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KwangSung Jun
Assistant Professsor
Computer Science
Statistics GIDP, Applied Math GIDP (affiliated)
University of Arizona
kjun å† cs ∂ø† arizona ∂ø† edu
GouldSimpson Rm 746, 1040 E. 4th St., Tucson, AZ 85721
Google scholar
CV

intro
Broadly, I work on interactive machine learning.
I spend most of my time on on developing and analyzing adaptive decisionmaking/sampling methods including bandit algorithms and reinforcement learning.
I tend to revolve around simple problems.
Recently, I am also looking into Monte Carlo tree search methods and various applications including efficient matrix decomposition, geoscience (some blackbox/bayesian optimization involved), and material science problems.
I also had some fun in the past with machine learning applied to psychology.
I was previously a postdoc with Francesco Orabona (who I call the 'master of coin’) at Boston University.
Before then, I spent 9 years at UWMadison for a PhD degree with Xiaojin (Jerry) Zhu and a postdoc position at Wisconsin Institute for Discovery with Robert Nowak, Rebecca Willett, and Stephen Wright.
news
Sep’22: 2 papers accepted at NeurIPS. Congrats to my postdoc Kyoungseok Jang!
May’22: I gave a talk at the RL theory virtual seminars on Maillard sampling.
Jan’22: 1 paper accpeted at AAAI, 3 papers accepted to AISTATS.
May’21: 2 papers accepted at ICML.
May’21: 1 paper accepted at ISIT.
Jul’20: I gave a talk at the RL theory virtual seminars on structured bandits with the asymptotic optimality.
Jul’20: Chicheng and I have a new work on structured bandits that is accepted to ICML’20 workshop on theoretical foundations of reinforcement learning!
Nov’19: In Spring 2020, I will be teaching CSC 665 Online Learning and Multiarmed Bandits.
Oct’19: Chicheng Zhang, Jason Pacheco, and I are organizing a machine learning reading group at UA.
Oct’19: Our paper on kernel regression paper is accepted at NeurIPS’19.
Oct’19: Our paper on parameterfree SGD with local differential privacy is accepted to PriML’19 (worshop at NeurIPS).
multiarmed bandits
The multiarmed bandit problem is a stateless version of reinforcement learning (RL).
Informally speaking, bandit algorithms learn to make better decisions over time in a feedbackloop.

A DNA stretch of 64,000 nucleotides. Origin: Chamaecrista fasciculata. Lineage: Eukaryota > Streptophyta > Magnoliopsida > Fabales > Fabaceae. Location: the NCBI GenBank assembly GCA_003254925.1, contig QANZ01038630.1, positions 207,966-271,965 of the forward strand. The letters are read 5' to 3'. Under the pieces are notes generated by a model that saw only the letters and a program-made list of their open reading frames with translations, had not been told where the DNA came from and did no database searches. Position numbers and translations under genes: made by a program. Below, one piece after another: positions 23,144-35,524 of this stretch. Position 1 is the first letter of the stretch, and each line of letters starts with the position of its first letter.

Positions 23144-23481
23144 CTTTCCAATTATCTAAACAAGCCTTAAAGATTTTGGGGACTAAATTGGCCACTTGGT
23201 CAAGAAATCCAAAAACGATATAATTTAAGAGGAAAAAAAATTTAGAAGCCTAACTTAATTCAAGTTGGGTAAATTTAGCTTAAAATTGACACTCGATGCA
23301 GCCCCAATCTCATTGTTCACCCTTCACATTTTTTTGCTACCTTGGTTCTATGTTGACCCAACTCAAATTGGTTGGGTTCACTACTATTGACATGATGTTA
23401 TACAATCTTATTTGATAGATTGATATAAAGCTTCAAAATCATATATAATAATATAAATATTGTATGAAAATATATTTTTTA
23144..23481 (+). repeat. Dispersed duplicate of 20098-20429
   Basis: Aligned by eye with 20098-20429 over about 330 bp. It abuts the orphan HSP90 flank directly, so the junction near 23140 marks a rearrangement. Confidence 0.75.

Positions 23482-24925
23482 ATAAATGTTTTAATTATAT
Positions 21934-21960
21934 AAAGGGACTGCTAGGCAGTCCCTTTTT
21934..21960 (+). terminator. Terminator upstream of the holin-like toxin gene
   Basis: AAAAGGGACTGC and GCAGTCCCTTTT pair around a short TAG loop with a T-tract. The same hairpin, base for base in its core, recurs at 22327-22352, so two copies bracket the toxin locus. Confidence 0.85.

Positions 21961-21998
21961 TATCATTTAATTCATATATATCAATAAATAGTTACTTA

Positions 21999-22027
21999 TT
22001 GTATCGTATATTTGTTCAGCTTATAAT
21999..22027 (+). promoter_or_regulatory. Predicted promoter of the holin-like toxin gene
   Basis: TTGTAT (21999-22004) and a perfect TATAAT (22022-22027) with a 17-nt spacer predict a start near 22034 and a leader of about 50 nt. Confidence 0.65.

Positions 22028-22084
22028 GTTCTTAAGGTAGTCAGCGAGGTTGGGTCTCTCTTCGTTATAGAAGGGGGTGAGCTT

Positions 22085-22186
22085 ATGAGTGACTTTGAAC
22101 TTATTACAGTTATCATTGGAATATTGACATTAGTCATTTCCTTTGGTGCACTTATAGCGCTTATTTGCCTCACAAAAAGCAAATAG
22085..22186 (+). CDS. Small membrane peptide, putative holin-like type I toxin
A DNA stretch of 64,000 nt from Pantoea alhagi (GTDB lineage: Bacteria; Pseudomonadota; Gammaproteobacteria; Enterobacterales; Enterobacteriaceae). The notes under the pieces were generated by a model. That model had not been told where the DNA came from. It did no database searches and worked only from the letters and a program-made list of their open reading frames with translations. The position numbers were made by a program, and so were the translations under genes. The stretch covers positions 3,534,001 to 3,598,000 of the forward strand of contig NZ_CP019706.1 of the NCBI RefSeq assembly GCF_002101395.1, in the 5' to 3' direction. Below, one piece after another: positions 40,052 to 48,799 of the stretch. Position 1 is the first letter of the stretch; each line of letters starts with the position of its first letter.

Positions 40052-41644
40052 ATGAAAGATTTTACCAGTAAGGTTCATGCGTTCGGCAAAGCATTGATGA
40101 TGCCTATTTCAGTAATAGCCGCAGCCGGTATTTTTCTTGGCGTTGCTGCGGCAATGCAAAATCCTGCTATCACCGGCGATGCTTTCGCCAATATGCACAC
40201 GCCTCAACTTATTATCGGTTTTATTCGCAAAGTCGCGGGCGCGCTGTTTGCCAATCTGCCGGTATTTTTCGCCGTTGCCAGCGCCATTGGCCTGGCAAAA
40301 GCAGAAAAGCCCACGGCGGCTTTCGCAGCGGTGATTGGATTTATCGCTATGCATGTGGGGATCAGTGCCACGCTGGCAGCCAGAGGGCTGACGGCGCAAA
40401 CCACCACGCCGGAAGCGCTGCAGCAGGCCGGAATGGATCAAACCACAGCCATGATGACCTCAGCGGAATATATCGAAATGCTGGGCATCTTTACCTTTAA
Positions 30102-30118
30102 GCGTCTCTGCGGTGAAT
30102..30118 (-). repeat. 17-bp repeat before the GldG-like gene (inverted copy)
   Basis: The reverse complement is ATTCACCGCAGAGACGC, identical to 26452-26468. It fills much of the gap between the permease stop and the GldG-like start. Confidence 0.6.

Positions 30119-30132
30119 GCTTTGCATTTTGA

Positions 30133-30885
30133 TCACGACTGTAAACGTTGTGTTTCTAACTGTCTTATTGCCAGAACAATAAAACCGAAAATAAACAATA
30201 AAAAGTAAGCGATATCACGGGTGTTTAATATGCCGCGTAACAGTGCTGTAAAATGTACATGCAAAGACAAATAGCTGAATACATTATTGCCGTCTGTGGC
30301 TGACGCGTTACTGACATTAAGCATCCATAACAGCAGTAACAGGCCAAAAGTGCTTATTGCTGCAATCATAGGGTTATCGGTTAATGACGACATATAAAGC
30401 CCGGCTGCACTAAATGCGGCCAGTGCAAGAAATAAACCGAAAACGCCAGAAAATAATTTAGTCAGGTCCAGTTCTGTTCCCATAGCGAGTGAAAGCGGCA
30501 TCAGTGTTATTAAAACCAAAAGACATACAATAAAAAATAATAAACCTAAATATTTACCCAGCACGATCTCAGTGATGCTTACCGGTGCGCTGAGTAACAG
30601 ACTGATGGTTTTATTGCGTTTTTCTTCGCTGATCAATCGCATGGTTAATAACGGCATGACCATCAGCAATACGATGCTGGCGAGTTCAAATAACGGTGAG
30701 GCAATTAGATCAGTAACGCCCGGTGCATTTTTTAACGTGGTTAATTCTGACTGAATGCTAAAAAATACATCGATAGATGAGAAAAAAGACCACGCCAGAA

The decisions necessarily affect the feedback information, and the feedback data collected so far is no longer i.i.d.; most traditional learning guarantees do not apply.
But why study an easier version of RL while RL seems to be solving all the problems these day?
Being a very simple problem, you can develop algorithms with precise theoretical guarantees and superior performance compared to RL algorithms applied to bandit problems. These guarantees include precise instancedependent guarantees (as opposed to the worstcase or minimax guarantees) where some algorithms even achieve optimal rates with exact numerical constants!
Bayesian optimization's convergence guarantees are analyzed in the bandit setup.
Developments in bandits are being transferred to propose new RL algorithms with strong guarantees.
Monte Carlo tree search (MCTS) algorithm used in AlphaGo was originated from the paper “bandit based MonteCarlo planning”, and MCTS made a revolutionary performance improvement in solving Go since its appearance. UCT was extended to PUCT and used in AlphaGo and numerous other successful RL applications from DeepMind and other applications (e.g., chemical synthesis).
Bandit algorithms were used to improve the computational complexity of kmedoids problem (similar to kMeans) dramatically; e.g., this paper.
Bandits are actively being studied in both theory and applications including deployable web service and hyperparameter optimization (check ray implementation).
Also, the cartoon caption contest of New Yorker is using bandit algorithms to efficiently crowdsource caption evaluations (this article)!
service
Senior program committee / area chair: COLT, NeurIPS
Program committee: NeurIPS, ICML, AISTATS, AAAI